Who Moved My Pulpit?

Who Moved My PulpitOne of my favourite podcasts is Rainer on Leadership and Thom Rainer’s blog posts that I share seem to get a lot of engagement. So I was looking forward to finally reading one of his books.

The book I chose is his latest, Who Moved My Pulpit? I love that this book is a reply to a real email from a real pastor. The book is a study in the leading of change in the church, something that is close to the heart of most pastors.

This book is incredibly practical. It is not a theory-only resource. Any pastor, even with no formal leadership training, can take the principles here and apply them in their context.

The heart of the book is the roadmap for leading change:

  1. Stop and Pray
  2. Confront and Communicate a Sense of Urgency
  3. Build an Eager Coalition
  4. Become a Voice and Vision of Hope
  5. Deal with People Issues
  6. Move from an Inward Focus to an Outward Focus
  7. Pick Low-Hanging Fruit
  8. Implement and Consolidate Change

Rainer illustrates every step of the process with real life experiences. The reader is confronted with situations that ring true to what many pastors experience. Both positive and negative attempts at change are presented.

Rainer writes with an engaging style and this book is something that could be shared widely with the leadership of the church. Each chapter concludes with reflection questions.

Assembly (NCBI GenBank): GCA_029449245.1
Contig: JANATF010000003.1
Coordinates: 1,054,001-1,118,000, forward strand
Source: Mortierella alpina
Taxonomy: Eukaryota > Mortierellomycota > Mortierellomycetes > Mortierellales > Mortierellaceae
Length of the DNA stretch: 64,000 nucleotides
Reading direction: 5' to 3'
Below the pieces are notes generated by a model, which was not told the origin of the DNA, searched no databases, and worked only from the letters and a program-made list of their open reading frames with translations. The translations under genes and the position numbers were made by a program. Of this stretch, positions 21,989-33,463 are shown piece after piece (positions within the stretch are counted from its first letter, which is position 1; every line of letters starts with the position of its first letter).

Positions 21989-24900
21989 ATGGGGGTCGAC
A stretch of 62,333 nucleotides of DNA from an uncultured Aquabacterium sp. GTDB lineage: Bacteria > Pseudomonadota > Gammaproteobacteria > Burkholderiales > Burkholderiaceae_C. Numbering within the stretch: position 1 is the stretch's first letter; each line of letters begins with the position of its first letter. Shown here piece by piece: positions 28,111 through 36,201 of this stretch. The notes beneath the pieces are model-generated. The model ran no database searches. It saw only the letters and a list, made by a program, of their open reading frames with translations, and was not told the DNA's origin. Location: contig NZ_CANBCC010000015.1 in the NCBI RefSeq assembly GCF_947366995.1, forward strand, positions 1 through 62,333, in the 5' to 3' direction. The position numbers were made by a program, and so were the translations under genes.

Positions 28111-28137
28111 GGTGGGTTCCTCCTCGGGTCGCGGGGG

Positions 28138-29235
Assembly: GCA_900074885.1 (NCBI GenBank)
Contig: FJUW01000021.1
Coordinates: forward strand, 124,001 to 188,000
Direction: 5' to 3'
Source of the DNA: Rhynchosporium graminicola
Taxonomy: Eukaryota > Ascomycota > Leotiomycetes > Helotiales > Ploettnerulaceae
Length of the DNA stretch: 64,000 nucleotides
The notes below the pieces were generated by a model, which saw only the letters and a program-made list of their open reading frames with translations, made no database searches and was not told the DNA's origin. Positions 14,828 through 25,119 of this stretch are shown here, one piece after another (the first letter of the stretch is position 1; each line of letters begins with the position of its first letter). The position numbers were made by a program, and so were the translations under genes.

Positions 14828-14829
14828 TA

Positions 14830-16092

One of the things that I appreciate about Rainer is that he writes for a wide variety of contexts. This resource is not just aimed at megachurch pastors with a paid staff of twenty leaders. The principles he offers are very applicable to my situation as a solo pastor of congregation of less than a hundred people.

Who Moved My Pulpit? is a fantastic resource and it is something I plan to revisit over and over again in my ministry.

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2 thoughts on “Who Moved My Pulpit?”

  1. These 8 steps seem to mirror the 8 steps outlined in John Kotter’s book “Leading Change”. Does Rainer cite him? I love Rainer’s stuff too and have been able to use much of his thinking in my own leadership journey.

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